Fabulous singer Noura Mint Seymali kicks off Arab American Museum's music series Friday Feb. 12

One of the best-curated music series in the area is about to kick off this Friday, Feb. 12 when the tremendously talented vocalist Noura Mint Seymali headlines the Arab American National Museum's "Global Fridays" series. Many similar series kind of sleepwalk through middling talent, but this is transportational stuff. We're so lucky to have this world-class cultural resource right in Dearborn.
And here is the press release OK:

Prepare to be captivated through musical experiences like no other consisting of Mauritanian, Irish, Egyptian and Yemeni genres. Tickets are now on sale for The Arab American National Museum’s Global Fridays 2016 Winter/Spring Season – a celebration of musical traditions from around the world – offering engaging musical journeys right here in southeast Michigan.

The 2016 Winter/Spring Season opens 8 p.m. Friday, Feb. 12, with a performance by Noura Mint Seymali, one of Mauritania’s most adventurous young artists. Her experience of growing up in an iggawen, or griot, family has strongly shaped her own musical message for a global audience. Backed by a declarative, funk-speaking rhythm section, the band made a formidable debut on the international stage releasing their first full-length album, Tzenni, on Glitterbeat Records in 2014.

Global Fridays festivities continue 7 p.m. Friday, March 4, with an Irish dance workshop and 8 p.m. performance by The Murphy Beds, comprised of Jefferson Hamer and Eamon O’Leary. The concert, in partnership with the Gaelic League of Detroit, is presented in conjunction with the AANM exhibition The Map is Not the Territory: Parallel Paths – Palestinians, Native Americans, Irish. This performance marks the centennial of the Easter Rising, in which a group of Irish nationalists paved the way for establishing what is now the modern-day Republic of Ireland.

The musical journey then masterfully explores the treasures of instrumental and vocal Egyptian expression at 8 p.m. Friday, April 29 with a performance by Tarek Abdallah and Adel Shams El-Din, known as the veteran master of the riqq. Abdallah's fluid oud improvisations and Shams El-Din's dexterous negotiation of the complex rhythmic cycles create something fresh and original from an almost lost tradition.

The 2016 Winter/Spring season closes at 8 p.m. Friday, May 13, with a performance by Yemeni traditional artist Abdulrahman Al Akhfash. An oud player and vocalist, Al Akhfash hails from a line of musicians steeped in the Yemeni musical tradition. His mix of traditional Yemeni music recordings and his own compositions have made him popular across Yemen and have built a bridge between different cultures.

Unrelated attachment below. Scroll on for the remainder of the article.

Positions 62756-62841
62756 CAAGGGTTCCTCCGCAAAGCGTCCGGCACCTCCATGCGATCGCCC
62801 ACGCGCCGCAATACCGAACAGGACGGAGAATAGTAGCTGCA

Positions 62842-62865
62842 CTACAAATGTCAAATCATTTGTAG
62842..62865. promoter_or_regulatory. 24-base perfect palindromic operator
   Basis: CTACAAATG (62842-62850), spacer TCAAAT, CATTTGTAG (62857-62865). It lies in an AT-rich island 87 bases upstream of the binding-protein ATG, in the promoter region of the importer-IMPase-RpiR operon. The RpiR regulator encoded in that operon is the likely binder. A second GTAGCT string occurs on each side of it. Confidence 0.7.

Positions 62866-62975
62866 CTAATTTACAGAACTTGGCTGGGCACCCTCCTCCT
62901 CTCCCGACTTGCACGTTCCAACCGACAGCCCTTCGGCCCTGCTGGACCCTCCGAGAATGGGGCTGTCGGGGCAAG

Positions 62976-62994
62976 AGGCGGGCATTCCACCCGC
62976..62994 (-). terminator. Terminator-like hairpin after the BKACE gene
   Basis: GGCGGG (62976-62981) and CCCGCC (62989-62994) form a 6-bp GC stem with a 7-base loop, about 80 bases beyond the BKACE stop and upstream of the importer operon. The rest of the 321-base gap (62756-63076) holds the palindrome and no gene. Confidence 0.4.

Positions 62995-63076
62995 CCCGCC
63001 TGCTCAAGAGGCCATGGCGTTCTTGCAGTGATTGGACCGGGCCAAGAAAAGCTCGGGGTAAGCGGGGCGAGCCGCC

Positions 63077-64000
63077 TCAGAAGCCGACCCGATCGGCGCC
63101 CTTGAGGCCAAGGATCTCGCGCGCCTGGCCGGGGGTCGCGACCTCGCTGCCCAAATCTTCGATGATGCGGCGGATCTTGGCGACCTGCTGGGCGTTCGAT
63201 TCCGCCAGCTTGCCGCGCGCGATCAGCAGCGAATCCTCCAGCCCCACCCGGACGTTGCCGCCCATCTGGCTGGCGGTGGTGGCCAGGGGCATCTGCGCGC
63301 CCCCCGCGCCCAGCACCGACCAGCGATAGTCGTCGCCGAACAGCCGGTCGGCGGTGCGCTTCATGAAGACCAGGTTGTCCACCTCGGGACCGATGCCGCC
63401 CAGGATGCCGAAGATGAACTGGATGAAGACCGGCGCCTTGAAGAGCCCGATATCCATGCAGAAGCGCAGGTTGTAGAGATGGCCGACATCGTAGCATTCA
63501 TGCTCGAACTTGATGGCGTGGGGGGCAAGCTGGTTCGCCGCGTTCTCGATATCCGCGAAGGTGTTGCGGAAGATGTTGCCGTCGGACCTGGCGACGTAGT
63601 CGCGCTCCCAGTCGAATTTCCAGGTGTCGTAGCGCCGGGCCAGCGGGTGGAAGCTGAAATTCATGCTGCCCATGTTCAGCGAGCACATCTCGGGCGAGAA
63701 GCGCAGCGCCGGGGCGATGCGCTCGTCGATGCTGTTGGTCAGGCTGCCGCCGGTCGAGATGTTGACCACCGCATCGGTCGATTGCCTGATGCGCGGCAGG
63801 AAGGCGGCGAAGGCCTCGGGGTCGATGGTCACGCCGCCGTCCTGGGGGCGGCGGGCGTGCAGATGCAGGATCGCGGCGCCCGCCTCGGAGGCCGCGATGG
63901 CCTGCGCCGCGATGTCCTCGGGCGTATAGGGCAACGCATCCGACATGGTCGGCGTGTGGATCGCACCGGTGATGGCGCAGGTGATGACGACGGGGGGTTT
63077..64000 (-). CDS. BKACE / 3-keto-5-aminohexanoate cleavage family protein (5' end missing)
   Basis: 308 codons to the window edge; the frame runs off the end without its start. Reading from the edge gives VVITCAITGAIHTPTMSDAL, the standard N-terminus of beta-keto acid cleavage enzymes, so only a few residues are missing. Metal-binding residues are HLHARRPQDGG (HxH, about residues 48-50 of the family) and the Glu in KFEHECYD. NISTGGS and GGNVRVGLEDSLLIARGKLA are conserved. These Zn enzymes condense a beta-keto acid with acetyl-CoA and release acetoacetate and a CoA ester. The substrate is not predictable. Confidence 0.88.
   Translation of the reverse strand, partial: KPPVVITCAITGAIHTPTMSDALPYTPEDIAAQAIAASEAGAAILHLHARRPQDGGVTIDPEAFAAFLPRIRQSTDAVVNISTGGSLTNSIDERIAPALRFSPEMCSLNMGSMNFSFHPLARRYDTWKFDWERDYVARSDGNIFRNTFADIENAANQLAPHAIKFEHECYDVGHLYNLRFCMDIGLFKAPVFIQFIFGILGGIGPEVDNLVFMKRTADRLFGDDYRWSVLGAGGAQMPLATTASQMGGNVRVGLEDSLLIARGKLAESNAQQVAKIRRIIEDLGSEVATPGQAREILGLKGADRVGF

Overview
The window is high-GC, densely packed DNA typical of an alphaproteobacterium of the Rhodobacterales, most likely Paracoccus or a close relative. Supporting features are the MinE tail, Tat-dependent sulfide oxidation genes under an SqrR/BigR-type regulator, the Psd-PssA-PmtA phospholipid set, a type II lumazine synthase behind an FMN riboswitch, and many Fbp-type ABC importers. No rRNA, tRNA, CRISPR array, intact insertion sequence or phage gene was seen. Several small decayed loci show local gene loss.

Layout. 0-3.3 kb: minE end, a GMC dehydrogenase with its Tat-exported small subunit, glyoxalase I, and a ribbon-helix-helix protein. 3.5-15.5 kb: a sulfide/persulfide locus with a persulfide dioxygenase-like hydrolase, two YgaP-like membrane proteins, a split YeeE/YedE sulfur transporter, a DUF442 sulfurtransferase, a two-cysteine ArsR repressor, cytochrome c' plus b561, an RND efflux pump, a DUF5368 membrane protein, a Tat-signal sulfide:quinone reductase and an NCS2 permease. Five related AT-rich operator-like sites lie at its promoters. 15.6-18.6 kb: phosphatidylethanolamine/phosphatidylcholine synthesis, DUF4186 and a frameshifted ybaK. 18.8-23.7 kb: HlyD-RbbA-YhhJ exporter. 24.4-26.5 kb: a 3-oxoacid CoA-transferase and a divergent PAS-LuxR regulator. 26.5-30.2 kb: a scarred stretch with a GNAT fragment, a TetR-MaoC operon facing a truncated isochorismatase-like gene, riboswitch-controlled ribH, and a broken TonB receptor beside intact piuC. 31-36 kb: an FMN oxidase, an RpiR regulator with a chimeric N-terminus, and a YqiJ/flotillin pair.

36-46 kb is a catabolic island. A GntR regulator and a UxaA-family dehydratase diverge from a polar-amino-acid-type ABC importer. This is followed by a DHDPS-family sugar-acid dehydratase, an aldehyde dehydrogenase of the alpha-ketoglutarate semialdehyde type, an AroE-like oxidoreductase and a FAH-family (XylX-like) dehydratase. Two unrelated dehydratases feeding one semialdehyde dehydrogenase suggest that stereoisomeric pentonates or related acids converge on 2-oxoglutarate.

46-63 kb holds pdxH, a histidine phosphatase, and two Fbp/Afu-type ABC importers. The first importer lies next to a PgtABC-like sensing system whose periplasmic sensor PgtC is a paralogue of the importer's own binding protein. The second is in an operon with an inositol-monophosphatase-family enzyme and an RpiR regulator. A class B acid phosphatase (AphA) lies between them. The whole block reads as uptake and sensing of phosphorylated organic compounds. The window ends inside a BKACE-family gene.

In celebration of the Yemeni musical showcase, renowned Yemeni jewelry expert and author Marjorie Ransom will host a free lecture 6:30 p.m. Friday, May 13. Her new book, Silver Treasures from the Land Of Sheba, Regional Yemeni Jewelry, highlights her vast knowledge and experience in the art of traditional Middle Eastern silver jewelry. In the 1960s, her 30+ year career as a United States diplomat began where she traveled with her late husband across Yemen, Jordan, Saudi Arabia, Lebanon, the United Arab Emirates, Syria and Egypt, collecting more than 2000 pieces of silver jewelry. Upon retirement from the Department of State, she organized her collection into what became the Silver Speaks: Traditional Jewelry of the Middle East exhibition, which AANM proudly hosted in 2007.

Since the Arab American National Museum (AANM) opened on May 5, 2005, its Global Fridays multicultural performance series – a sister series to the AANM’s annual summer Concert of Colors world music festival in Midtown Detroit – has offered high-quality musical and spoken-word presentations for fans of traditional and world music and those with adventurous cultural tastes.

Enhancing the Global Fridays experience are after-show artist “meet and greets” and CD signings.

About The Author

Mike McGonigal

Metro Times music editor Mike McGonigal has written about music since 1984, when he started the fanzine Chemical Imbalance at age sixteen with money saved from mowing lawns in Florida. He's since written for Spin, Pitchfork, the Village VOICE and Artforum. He's been a museum guard, a financial reporter, a bicycle...
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